Researchers at Karolinska Institutet in Sweden have used DNA origami, the art of folding DNA into desired structures, to show how an important cell receptor can be activated in a previously unknown way. The result opens new avenues for understanding how the Notch signalling pathway works and how it is involved in several serious diseases. The study is published in Nature Communications.
Notch is a cell receptor that is of great importance to a wide range of organisms and plays a crucial role in many different processes, including early embryonic development in both flies and humans. Notch regulates the development of stem cells into different cell types in the body. Defects in this signalling pathway can result in serious diseases, including cancer.
The prevailing view of the receptor's function has so far been that it is activated purely mechanically, by a neighbouring cell pulling on it, meaning that signalling only occurs as a result of direct communication between cells.
However, researchers at Karolinska Institutet now report that the activation of Notch can also be achieved 'on demand' with the help of a protein called Jag1. The researchers placed the protein on a DNA structure created by so-called DNA origami, a technique that makes it possible to build structures of any shape at the nanoscale using DNA as a building material. In this case, the DNA structure was moulded into a nano-sized stick that can carry the protein to the cell surface.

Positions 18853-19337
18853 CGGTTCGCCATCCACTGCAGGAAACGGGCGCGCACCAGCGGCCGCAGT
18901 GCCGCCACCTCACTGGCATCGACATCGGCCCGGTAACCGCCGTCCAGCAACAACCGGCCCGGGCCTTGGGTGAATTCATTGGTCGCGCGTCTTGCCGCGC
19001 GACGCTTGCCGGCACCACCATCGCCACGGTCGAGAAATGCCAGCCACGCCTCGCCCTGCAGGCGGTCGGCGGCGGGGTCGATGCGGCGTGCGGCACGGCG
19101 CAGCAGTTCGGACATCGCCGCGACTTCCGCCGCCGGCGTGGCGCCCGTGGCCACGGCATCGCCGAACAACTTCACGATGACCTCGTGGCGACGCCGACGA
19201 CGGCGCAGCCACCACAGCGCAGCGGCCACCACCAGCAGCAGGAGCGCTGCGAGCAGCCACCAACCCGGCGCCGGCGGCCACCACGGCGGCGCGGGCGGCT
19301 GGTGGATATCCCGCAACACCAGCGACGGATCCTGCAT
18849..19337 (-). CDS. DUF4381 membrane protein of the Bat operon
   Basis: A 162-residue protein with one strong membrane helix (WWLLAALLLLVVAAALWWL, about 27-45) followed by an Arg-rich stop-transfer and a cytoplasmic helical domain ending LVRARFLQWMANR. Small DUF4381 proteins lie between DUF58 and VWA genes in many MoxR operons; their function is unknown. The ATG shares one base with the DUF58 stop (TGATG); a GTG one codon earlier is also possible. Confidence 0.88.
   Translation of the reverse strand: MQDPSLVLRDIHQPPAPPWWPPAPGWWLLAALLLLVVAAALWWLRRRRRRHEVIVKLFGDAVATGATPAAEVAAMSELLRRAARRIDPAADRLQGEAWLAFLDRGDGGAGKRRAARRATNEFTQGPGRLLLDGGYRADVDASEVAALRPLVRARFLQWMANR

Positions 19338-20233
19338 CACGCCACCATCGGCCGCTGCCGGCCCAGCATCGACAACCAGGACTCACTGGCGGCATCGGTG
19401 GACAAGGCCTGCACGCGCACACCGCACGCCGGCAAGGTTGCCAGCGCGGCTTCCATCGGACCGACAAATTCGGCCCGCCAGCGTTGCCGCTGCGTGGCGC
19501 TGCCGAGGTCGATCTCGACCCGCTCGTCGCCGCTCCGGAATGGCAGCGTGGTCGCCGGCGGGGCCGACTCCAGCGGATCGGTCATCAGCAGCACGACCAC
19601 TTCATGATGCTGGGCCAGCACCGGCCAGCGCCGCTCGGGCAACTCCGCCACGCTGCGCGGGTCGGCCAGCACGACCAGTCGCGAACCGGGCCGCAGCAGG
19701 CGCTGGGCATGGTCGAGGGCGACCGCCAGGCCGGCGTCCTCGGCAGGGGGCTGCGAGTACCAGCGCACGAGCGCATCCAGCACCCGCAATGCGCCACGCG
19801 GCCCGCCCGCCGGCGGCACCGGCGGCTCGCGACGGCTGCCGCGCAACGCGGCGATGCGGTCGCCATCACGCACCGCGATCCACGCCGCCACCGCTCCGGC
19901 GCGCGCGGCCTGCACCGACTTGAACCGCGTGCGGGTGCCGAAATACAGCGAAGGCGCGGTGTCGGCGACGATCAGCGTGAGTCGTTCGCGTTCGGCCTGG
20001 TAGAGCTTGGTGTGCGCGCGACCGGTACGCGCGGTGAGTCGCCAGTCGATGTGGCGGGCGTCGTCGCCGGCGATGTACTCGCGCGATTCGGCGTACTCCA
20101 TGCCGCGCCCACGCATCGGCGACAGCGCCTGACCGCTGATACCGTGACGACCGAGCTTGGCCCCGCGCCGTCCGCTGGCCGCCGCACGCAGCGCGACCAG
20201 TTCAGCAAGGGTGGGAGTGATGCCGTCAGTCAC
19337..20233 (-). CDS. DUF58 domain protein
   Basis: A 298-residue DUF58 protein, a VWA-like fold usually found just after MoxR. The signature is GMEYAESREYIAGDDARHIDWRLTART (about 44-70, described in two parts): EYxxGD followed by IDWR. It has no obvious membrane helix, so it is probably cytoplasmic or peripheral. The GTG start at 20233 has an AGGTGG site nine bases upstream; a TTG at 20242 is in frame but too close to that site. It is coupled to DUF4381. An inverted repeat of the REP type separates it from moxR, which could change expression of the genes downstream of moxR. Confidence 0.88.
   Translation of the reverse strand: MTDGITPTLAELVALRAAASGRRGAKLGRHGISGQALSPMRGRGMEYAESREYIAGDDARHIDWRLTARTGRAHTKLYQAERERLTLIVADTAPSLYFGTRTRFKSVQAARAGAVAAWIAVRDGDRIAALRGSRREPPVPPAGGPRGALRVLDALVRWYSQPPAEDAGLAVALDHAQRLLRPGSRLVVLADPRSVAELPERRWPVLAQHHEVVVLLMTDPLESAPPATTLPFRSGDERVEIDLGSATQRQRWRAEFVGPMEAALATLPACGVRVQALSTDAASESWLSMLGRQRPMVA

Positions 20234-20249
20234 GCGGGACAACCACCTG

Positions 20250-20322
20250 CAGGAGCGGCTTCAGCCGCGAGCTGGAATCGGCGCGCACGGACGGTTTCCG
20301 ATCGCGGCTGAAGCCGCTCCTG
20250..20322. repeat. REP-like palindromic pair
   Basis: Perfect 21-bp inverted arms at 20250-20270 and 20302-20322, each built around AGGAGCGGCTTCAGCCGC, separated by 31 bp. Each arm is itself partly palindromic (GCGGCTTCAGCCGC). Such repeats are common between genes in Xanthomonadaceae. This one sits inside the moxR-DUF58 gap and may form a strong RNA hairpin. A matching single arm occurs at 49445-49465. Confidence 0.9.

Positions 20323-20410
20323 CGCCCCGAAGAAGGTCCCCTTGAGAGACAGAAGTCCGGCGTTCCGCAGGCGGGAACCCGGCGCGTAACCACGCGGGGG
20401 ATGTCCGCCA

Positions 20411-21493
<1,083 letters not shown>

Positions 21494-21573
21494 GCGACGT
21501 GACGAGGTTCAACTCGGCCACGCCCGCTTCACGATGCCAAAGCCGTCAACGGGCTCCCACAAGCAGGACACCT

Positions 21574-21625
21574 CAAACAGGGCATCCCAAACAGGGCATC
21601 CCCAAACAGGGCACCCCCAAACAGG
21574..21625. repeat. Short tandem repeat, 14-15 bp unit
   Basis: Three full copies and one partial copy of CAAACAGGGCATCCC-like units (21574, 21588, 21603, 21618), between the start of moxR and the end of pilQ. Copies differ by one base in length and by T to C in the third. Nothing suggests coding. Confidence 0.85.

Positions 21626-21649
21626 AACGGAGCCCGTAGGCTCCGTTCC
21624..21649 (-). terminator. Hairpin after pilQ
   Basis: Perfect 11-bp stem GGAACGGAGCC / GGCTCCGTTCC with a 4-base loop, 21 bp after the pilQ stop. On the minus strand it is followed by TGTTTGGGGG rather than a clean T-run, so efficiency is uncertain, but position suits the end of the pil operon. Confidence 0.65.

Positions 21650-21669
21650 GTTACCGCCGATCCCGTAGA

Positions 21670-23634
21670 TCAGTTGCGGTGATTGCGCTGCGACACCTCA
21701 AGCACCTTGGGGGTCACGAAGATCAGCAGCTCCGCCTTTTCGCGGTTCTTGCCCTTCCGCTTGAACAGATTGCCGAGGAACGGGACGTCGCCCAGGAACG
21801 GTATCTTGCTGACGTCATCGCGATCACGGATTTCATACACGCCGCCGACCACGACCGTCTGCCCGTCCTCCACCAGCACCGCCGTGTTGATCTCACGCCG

"This is a technique that allows us to place molecules of the Jag1 protein at very small distances from each other in different patterns, and then we have exposed these patterns to stem cells with Notch receptors," says Björn Högberg, professor at the Department of Medical Biochemistry and Biophysics, Karolinska Institutet, who led the study together with KI researcher Ioanna Smyrlaki at the same department.
The results show that the Notch receptor can be activated to different degrees, depending on the shape of the pattern and the local concentration of the protein. However, several questions remain about how exactly this signalling takes place.
"We are now collaborating with other researchers to see if we can make this method work in vivo as well, i.e. in a mouse model and not just in test tubes," says Björn Högberg. "This is basic research, but Notch is an important component in several diseases, including a form of leukaemia and the developmental disorder Alagille Syndrome. We therefore hope that the results will also lead to a better understanding of these diseases."
The research was mainly funded by the Knut and Alice Wallenberg Foundation, the Swedish Research Council and the European Research Council (ERC).
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